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Aunt Becky Arrested For Trying To Bribe Alex And Nicky Into College

Posted by Alex K. Kriksciun | Mar 14, 2019 | 0 Comments

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On Tuesday (March 12), actresses Lori Laughlin and Felicity Huffman were amongst the fifty-plus people arrested in the largest college cheating scam ever prosecuted by the Department of Justice.  Said arrested individuals allegedly paid bribes in excess of $6.5 million to get their children into elite colleges, including Yale, Stanford, Georgetown and the University of Southern California.

Laughlin, of course, is best known for her role as Aunt Becky on “Full House.”  I guess Huffman would be best known for her turn on “Desperate Housewives” and her marriage to Frank Gallagher – I mean William H. Macy.

So many levels to this.  Some of you may be wondering what business (if any) the federal government has in such a prosecution.  The indictment is 204 pages, and needless to say, I have not read the entire document.  But it appears that the government is alleging violations of mail fraud and honest services fraud pursuant to 18 USC § 1349.

Second, the operation was dubbed “Operation Varsity Blues.”  I hope they give the FBI operation-namer a gold star for that one.  I cannot think of a better operation name other than “Operation Paul Bunyan,” which was a plan to chop down a tree on the Korean DMZ that was obscuring American troops' view of North Korean spies.

Third, as a fan of the TV show “Shameless,” I cannot believe that William H. Macy was not arrested for some sort of Frank Gallagher-esque behavior.  Then again, Frank Gallagher would absolutely pin his wife with all the blame, so maybe I shouldn't be that surprised.  In all seriousness, Macy was apparently caught on a recorded conversation with a corroborating witness in the case allegedly discussing a $15,000 payment to ensure their younger daughter scored high on a college entrance exam.  Huffman and Macy apparently decided not to go through the plan with their younger daughter, but Huffman was popped for charges stemming from the $15,000 she allegedly disguised as a charitable donation so her older daughter could take part in the college entrance cheating scam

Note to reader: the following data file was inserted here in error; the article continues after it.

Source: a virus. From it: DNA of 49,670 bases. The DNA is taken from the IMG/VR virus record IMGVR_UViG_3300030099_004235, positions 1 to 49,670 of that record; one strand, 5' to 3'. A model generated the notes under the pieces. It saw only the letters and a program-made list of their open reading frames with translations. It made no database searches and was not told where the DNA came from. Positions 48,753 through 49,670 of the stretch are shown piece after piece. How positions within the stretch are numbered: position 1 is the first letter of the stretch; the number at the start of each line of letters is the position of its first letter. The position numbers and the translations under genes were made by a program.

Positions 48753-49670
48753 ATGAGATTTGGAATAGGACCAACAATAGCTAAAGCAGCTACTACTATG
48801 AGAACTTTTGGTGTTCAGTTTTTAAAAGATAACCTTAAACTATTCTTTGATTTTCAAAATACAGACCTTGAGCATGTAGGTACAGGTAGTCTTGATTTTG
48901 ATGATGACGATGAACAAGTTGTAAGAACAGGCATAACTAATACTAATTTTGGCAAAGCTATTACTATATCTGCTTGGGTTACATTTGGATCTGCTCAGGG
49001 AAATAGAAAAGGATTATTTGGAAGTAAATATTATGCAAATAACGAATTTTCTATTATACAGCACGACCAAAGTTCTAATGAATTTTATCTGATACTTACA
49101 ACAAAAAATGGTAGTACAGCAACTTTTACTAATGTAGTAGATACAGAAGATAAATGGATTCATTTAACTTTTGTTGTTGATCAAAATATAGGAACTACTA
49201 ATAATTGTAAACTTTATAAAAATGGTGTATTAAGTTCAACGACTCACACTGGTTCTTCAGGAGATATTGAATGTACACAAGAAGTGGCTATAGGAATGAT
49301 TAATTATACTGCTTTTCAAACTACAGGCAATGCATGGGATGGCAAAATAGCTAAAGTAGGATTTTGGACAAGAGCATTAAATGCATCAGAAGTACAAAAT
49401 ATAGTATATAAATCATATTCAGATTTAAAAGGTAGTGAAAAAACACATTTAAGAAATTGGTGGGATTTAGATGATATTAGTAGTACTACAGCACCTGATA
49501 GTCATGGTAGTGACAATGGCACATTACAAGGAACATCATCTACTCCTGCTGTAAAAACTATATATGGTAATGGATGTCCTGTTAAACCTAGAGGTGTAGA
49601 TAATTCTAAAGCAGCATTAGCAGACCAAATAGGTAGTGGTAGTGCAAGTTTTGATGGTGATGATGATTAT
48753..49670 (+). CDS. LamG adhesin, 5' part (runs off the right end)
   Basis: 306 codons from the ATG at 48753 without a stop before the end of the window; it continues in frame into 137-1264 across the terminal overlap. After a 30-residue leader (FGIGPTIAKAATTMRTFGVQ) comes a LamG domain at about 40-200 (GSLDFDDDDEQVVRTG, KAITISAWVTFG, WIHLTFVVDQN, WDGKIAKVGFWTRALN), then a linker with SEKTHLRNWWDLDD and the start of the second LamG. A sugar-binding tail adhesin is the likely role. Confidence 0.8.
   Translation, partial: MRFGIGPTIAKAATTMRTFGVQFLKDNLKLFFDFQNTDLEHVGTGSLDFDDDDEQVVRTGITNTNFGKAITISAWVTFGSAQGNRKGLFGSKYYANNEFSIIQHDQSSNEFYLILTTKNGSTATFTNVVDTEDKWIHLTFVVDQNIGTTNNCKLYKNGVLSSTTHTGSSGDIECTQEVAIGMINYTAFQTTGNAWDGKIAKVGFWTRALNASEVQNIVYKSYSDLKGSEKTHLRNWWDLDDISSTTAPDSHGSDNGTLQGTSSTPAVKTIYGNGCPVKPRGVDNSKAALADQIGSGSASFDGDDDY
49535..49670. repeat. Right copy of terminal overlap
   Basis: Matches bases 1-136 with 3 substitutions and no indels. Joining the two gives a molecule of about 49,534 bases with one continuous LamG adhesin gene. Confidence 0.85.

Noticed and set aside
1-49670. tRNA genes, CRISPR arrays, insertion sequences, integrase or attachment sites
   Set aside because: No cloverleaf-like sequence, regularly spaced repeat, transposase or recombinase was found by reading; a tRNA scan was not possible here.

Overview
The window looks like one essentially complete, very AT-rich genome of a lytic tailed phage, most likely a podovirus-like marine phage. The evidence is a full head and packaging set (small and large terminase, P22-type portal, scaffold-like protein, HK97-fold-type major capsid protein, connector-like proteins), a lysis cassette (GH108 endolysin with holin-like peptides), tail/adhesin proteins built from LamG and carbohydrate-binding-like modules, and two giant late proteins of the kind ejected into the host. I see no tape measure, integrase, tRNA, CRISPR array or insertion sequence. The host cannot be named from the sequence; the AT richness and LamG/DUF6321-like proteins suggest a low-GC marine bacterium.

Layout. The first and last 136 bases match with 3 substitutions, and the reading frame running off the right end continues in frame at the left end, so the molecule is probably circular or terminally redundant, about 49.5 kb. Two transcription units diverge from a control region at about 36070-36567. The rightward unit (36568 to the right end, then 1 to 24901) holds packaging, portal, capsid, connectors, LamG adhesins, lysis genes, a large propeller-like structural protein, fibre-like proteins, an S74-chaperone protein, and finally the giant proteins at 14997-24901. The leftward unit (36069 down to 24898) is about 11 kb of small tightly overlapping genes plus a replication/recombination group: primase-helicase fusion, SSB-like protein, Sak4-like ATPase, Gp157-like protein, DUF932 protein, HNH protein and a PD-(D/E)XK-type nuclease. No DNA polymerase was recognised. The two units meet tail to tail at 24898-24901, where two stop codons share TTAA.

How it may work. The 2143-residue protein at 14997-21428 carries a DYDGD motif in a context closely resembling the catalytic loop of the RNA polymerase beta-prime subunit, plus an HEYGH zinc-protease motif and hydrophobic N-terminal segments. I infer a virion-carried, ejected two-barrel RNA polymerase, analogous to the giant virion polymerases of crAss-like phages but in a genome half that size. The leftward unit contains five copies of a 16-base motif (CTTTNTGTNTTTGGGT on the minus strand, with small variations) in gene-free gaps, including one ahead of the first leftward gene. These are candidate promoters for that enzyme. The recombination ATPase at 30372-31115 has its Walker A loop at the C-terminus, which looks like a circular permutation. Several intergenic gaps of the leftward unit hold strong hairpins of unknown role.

Fourth, some of the parents involved in this scheme bribed various personages to get their kids into school with fake athletic credentials.  For example, Laughlin allegedly agreed to pay bribes totaling $500,000 to have their two daughters designated as recruits to the University of Southern California crew team with no regard to their rowing ability.  If I were a parent of a potential crew recruit to USC that had actual rowing ability, I would be incredibly pissed off.  Unsurprisingly, most of these payments were for athletic credentials in “non-revenue” sports.  Keep in mind that when coaches in “revenue” sports get caught discussing paying players on a federal wiretap, said coaches only get suspended while the NCAA does nothing.

Fifth, if I'm going to pay bribes totaling $500,000 to get my kids into an elite school, I would want to ensure that my kid got into Harvard or Yale.  I mean, USC is a good school, but if you're paying top money, I would expect better results.  As a proud graduate of the University of Virginia and Tulane University Law School, it's good to hear that neither of those institutions was involved. 

Finally, I cannot get over the hubris/stupidity/foolhardiness/criminal brilliance of parents declaring their bribes as charitable contributions.  You may or may not know that know that legitimate charitable contributions are tax-deductible.  So basically, not only were these wealthy parents paying bribes to get their kids into great schools, but their payments gave them a tax break. Simply stunning.

I will continue to monitor the situation.  Until then, if you have a criminal defense case, whether or not that case involves academic cheating, call the Law Office of Alex Kriksciun today!

About the Author

Alex K. Kriksciun

Attorney at Law/Notary Public Alex K. Kriksciun has devoted most of his legal career to defending the rights of people accused of crimes and the rights of people harmed by the negligence of others.  Whether the case involves a municipal citation, a life imprisonment without parole case, a wrongf...


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